American Heritage® Dictionary of the English Language, Fourth Edition
- adj. Of, appropriate to, or characterized by ceremony; formal or ritual.
- adj. Involved or used in ceremonies: ceremonial garb.
- n. A set of ceremonies prescribed for an occasion; a ritual.
- n. A ceremony or rite.
Century Dictionary and Cyclopedia
- Relating to ceremonies or external forms or rites: ritual; pertaining to or consisting in the observance of set forms or formalities.
- Specifically Pertaining to the forms and rites of the Jewish religion: as, the ceremonial law, as distinguished from the moral law.
- Observant of forms; precise in manners; formal: as, “the dull, ceremonial track,”
- Synonyms Ceremonious, Formal, etc. See ceremonious.
- n. A system of rites or ceremonies enjoined by law or established by custom, as in religious worship, social intercourse, etc.; rites, formalities, or requirements of etiquette, to be observed on any special occasion.
- n. Specifically The order for rites and forms in the Roman Catholic Church, or the book containing the rules prescribed to be observed on solemn occasions.
- n. A prehistoric stone implement-supposed to have been used for ceremonial purposes.
- adj. Of, relating to, or used in a ceremony; ritual or formal.
- n. A ceremony, or series of ceremonies, prescribed by ritual.
GNU Webster's 1913
- adj. Relating to ceremony, or external rite; ritual; according to the forms of established rites.
- adj. Observant of forms; ceremonious. [In this sense
ceremoniousis now preferred.]
- n. A system of rules and ceremonies, enjoined by law, or established by custom, in religious worship, social intercourse, or the courts of princes; outward form.
- n. The order for rites and forms in the Roman Catholic church, or the book containing the rules prescribed to be observed on solemn occasions.
- adj. marked by pomp or ceremony or formality
- n. a formal event performed on a special occasion
“These and other scenes of Investitures, State Openings of Parliament, proceedings of Justices, Troopings of the Colour and the like come readily to mind when the word ceremonial is mentioned, and quite rightly.”
“We distinguish betwixt what we call the ceremonial or the political law of the Jews, and the moral law.”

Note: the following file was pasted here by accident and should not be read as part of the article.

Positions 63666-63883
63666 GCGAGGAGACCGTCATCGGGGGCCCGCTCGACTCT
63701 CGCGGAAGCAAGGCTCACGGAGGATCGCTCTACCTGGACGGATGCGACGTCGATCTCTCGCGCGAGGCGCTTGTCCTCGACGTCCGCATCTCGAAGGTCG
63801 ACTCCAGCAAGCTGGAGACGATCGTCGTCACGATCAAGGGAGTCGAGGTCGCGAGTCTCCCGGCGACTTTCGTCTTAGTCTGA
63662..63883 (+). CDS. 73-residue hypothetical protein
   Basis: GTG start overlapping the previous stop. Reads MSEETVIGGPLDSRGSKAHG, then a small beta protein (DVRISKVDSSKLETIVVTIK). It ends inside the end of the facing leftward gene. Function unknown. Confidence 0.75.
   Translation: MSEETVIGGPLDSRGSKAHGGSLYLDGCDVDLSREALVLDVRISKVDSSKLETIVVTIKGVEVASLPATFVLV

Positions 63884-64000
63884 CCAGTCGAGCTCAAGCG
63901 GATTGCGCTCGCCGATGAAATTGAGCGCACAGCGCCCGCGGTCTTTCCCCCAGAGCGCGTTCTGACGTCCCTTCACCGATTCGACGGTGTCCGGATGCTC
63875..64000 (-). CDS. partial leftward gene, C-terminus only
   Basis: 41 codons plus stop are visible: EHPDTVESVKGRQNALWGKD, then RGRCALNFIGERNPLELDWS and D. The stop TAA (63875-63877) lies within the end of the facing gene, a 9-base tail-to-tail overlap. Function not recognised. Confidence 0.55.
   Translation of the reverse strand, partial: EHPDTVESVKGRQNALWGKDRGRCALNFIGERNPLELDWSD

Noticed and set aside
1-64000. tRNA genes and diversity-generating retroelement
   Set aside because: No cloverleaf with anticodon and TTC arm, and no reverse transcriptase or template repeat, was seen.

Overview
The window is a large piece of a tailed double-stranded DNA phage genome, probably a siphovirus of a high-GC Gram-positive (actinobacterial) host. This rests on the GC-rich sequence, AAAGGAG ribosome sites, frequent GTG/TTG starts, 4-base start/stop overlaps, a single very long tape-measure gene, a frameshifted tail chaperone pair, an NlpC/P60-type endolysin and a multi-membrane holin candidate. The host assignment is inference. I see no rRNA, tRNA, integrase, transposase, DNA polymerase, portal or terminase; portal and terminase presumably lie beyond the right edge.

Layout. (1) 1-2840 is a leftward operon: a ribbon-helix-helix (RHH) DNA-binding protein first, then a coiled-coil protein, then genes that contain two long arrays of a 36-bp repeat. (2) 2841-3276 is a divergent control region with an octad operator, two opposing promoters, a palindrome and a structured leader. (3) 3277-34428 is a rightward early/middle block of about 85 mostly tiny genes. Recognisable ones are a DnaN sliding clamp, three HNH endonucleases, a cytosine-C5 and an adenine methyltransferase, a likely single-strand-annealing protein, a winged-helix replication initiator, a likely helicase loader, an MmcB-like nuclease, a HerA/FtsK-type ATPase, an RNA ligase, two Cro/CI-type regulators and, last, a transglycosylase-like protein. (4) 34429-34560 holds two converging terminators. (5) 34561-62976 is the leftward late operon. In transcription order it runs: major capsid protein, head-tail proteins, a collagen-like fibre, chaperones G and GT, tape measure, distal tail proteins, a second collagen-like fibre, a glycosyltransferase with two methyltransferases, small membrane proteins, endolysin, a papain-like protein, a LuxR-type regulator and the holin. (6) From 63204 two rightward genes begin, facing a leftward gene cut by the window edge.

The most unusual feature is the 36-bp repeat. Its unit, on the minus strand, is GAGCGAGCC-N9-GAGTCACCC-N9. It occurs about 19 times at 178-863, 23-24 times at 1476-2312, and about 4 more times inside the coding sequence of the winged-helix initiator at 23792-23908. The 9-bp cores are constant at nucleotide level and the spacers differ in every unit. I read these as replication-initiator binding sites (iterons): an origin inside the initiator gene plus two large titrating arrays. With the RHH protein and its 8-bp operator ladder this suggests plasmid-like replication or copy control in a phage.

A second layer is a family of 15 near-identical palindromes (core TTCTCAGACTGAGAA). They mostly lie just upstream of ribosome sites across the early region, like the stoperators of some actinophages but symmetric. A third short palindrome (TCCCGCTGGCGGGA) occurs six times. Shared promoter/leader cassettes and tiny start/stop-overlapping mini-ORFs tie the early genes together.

“I also do not dress in ceremonial Yucatecan huipiles, or beaded leather fringed suits, cheongsams, grass skirts or fireman outfits.”
“The ship was the first foreign ship to participate in ceremonial festivities wherein all passing ships must render some cargo for protection from the Constable.”
“Congress often participate in ceremonial presentations of medals to veterans, DiMartino said.”
“Smaller demons, with more pronounced foreheads, clothed in ceremonial armour, engaged in political discourse.”
“Hillary's experience in foreign relations is almost exclusively as First Lady, in other words a ceremonial position.”
“In 18 th century southern Africa, the potion "poo" was taken to enable people to dance better in ceremonial dances; the Dutch word "doop" described a potion made from Datura stramonium used by robbers to pacify their prey; in 1807 in London, the opiate Laudanum”
“Part of the ceremonial was the putting of Master Blount into my arms, which was done very gingerly, with abundant cautions and precautions against my crushing or dropping him.”
“This operation is usually performed away from the pueblo, near a point where suitable stone is found, and is accompanied by a ceremonial, which is intended to prevent the stone from breaking on exposure to the fire when first used.”
A Study of Pueblo Architecture: Tusayan and Cibola Eighth Annual Report of the Bureau of Ethnology to the Secretary of the Smithsonian Institution, 1886-1887, Government Printing Office, Washington, 1891, pages 3-228
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